Major abdominal surgery was defined as any type of surgery performed through abdominal access, expected to last >1 h, or with an expected blood loss > 500 mL involving hepatobiliary-pancreatic-gastrointestinal, urological, or gynecological systems. (Pensier et al. 2022, Shiao et al. 2009) During surgery, all patients underwent routine monitoring (including electrocardiogram, heart rate, pulse oximetry, and blood pressure) and general anesthesia. General anesthesia was maintained with sufentanil, remifentanil, propofol, sevoflurane, and rocuronium. Anesthetics were discontinued before the end of the operation, and sufentanil or non-steroidal analgesics, such as flurbiprofen axetil, were administered as needed.

Diagnostic criteria for POD

POD was assessed using descriptions documented in medical records (Kuhn et al. 2014, Song et al. 2023). The inclusion criteria were as follows: (1) the postoperative medical records contained words such as “disorientation”, “poor sleep”, “confusion”, and other similar meaning words in Chinese; and (2) the medication prescription contained risperidone, olanzapine, droperidol, haloperidol, or quetiapine postoperatively. The exclusion criteria were as follows: the aforementioned symptoms and drugs were captured in the medical records preoperatively. The accuracy of the results was checked by two experienced neurologists who manually reviewed all medical records of patients with delirium based on the Diagnostic and Statistical Manual of Mental Disorders, Fifth Edition (DSM-IV) criteria.

Data collection and variable selection

All patients, including patients undergoing emergency surgery, must complete common blood tests, blood biochemistry, liver and kidney function tests before surgery ensuring that all blood biochemical test results are obtained within 2 weeks before surgery. Data for analysis were extracted from electronic medical records including demographic, medical history, laboratory results, imaging data from the Picture Archiving and Communication System, and anesthetic data from the Anesthesia Information Management System.

Statistical analysis

Continuous variables with normal distribution were presented as mean ± standard deviation and compared using Student’s t-test; alternatively, they were reported as medians (interquartile range [IQR]) and compared using the Mann–Whitney U test. Categorical data, reported as frequency (%), were compared using the chi-squared test or Fisher’s exact test. Independent risk factors for POD were then determined using univariate and multivariate logistic regression (LR) analyses in the training cohort. In the multivariate LR, each regression coefficient was converted proportionally on a 100-point scale. Next, we calculated the calibration curves, receiver operating characteristic (ROC) curves, and decision curve analysis of the nomogram for the two cohorts. Statistical significance was defined as P < 0.05. All tests were two-tailed. Data analysis was performed using R software (version 3.6.3; R Foundation, Vienna, Austria). Several packages were used within the R environment, including “mice,” “base,” “dplyr,” “Mass,” “pROC,” “ResourceSelection,” “rmda” and “Hmisc”.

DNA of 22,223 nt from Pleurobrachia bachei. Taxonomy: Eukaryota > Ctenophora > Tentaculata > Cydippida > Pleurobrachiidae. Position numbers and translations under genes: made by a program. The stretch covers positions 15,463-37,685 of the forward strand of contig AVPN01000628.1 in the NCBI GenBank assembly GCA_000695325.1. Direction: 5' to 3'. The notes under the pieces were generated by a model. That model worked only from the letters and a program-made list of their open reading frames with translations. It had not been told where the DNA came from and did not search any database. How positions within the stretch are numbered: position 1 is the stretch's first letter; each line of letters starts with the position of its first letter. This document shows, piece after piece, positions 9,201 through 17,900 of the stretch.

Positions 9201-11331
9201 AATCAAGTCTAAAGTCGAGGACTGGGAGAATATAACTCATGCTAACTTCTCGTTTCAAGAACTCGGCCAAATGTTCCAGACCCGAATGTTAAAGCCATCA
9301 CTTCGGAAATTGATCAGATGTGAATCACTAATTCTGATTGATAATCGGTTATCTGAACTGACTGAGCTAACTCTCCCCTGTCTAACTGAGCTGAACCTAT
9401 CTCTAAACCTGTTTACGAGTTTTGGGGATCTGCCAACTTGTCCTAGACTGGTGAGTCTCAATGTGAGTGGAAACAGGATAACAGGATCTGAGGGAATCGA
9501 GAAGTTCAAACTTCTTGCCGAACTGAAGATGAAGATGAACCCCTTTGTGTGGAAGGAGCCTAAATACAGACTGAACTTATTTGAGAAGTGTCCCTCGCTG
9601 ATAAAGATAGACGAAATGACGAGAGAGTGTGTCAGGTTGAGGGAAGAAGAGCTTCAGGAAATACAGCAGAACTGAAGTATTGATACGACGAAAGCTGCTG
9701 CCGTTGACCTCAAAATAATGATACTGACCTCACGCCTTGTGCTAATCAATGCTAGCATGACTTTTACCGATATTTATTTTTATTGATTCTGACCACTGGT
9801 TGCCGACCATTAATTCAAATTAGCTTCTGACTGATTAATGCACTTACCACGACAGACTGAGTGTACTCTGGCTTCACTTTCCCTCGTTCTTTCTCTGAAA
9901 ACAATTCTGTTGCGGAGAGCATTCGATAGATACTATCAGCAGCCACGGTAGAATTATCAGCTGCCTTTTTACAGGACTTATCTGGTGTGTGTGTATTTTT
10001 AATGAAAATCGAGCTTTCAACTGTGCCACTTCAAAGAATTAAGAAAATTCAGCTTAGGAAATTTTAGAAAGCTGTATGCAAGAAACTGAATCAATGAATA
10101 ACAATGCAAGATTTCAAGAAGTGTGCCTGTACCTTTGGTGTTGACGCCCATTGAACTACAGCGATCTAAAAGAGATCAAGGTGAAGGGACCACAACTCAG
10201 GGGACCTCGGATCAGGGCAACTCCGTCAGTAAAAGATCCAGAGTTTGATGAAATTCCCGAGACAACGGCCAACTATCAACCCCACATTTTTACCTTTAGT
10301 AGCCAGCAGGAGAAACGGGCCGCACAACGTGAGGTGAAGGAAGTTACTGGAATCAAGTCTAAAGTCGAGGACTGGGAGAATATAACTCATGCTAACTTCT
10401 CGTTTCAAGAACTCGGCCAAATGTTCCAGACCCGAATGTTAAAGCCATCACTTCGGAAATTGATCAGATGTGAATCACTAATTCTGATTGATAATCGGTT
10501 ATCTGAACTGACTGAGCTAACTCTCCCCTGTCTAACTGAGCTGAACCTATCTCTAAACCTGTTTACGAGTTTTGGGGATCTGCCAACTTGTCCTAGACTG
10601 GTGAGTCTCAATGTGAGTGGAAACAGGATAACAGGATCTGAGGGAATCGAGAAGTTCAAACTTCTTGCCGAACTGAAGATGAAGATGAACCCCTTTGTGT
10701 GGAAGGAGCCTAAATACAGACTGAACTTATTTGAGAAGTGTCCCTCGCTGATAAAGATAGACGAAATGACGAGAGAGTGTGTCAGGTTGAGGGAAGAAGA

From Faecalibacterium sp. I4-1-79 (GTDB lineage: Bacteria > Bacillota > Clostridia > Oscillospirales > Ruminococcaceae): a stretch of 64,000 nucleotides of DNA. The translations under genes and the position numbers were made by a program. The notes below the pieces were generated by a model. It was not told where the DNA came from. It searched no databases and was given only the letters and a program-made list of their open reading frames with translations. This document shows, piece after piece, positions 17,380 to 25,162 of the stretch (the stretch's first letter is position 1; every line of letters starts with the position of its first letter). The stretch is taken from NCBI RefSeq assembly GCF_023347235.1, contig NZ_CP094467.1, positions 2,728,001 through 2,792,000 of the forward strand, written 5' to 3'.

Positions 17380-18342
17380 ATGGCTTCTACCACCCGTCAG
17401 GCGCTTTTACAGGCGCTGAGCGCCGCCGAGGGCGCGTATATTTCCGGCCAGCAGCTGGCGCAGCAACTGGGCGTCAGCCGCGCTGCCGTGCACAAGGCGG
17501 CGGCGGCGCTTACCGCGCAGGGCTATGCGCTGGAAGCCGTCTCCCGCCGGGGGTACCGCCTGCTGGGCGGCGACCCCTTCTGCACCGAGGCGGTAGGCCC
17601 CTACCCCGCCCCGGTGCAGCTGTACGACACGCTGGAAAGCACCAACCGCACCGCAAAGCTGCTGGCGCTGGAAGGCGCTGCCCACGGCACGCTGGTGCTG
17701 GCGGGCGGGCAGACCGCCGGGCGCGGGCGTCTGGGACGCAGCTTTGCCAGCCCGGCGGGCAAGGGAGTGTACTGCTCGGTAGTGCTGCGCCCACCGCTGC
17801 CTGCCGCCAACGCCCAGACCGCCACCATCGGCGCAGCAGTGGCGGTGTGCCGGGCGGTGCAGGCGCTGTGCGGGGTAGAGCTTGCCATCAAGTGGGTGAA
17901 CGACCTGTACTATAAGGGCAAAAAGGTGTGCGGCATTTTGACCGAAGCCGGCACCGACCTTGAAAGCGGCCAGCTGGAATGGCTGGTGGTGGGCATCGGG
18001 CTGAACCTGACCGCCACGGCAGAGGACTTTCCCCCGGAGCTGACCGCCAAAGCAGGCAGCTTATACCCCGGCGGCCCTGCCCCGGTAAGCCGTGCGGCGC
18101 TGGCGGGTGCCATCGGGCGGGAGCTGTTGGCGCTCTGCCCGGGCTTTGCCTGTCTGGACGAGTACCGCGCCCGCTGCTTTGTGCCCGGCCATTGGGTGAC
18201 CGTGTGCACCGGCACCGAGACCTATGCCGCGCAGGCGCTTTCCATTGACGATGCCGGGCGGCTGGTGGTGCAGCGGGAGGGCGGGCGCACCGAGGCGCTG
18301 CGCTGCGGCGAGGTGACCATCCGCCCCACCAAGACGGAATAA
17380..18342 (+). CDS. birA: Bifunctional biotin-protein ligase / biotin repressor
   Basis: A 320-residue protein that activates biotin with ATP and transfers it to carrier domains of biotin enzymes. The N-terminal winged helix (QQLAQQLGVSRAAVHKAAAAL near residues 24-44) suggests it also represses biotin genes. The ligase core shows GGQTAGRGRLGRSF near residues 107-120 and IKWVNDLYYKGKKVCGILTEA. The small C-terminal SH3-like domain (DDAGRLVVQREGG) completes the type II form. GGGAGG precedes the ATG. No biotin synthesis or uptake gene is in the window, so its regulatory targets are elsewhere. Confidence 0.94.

Results

Characteristics of participants

A total of 7577 patients were enrolled for analysis from January 2014 to December 2018, and 43 perioperative clinical variables were extracted from electronic medical records. There were 380 (5.02%) patients that met the diagnostic criteria of POD. Patients were randomly divided into training (n = 5303) and validation (n = 2274) cohorts at a ratio of 7:3 (Fig. 1). There were no significant differences in demographic or clinical characteristics between the two cohorts. Additional details are provided in Additional file 1. Additional file 2 shows the differences in clinical characteristics between patients with and without POD in the training cohort (n = 5303). Compared to patients without POD, patients with POD were older and had a lower body mass index (BMI). Patients who could not take care of themselves or had a history of chronic obstructive pulmonary disease (COPD) had a higher probability of developing POD. There were also differences in the surgical approaches. In a comparison of preoperative biochemical test results, patients with POD had lower hemoglobin, white blood cell count (WBC), glucose, total protein, and serum albumin levels, and higher BUN levels than those in the non-POD group. Analysis of surgery-related factors showed that patients with POD had a higher rate of emergency surgery and a higher American Society of Anesthesiologists (ASA) classification. Furthermore, patients who experienced POD had longer anesthesia and operative times, more blood loss and remifentanil consumption, a greater colloidal crystal ratio, a higher rate of blood transfusion, and a longer period of intraoperative hypotension (mean blood pressure ≤ 60 mmHg).

Fig. 1
figure 1

Flow diagram detailing the selection of patients included in the retrospective analysis

Independent risk factors and the construction of a nomogram in the training cohort

Variables with significant differences between groups were included in the multivariate LR model. A stepwise LR method was used to screen variables with the smallest Akaike Information Criterion (AIC). Multivariate LR analysis revealed that age, COPD, WBC, glucose, total protein, creatinine, emergency surgery, and anesthesia time were independent risk factors for POD (Table 1). The complete results of univariate and multivariate analysis are presented in Additional file 3. Based on the scores for these independent risk factors, a nomogram was created to predict the incidence of POD (Fig. 2a).

Table 1 Univariate and multivariate analysis of independent risk factors for postoperative delirium in the training cohort
Fig. 2
figure 2

Nomogram for predicting postoperative delirium (POD) and calibration plots in the two cohorts. a nomogram, b calibration plot for training cohort, c calibration plot for validation cohort

Performance of the nomogram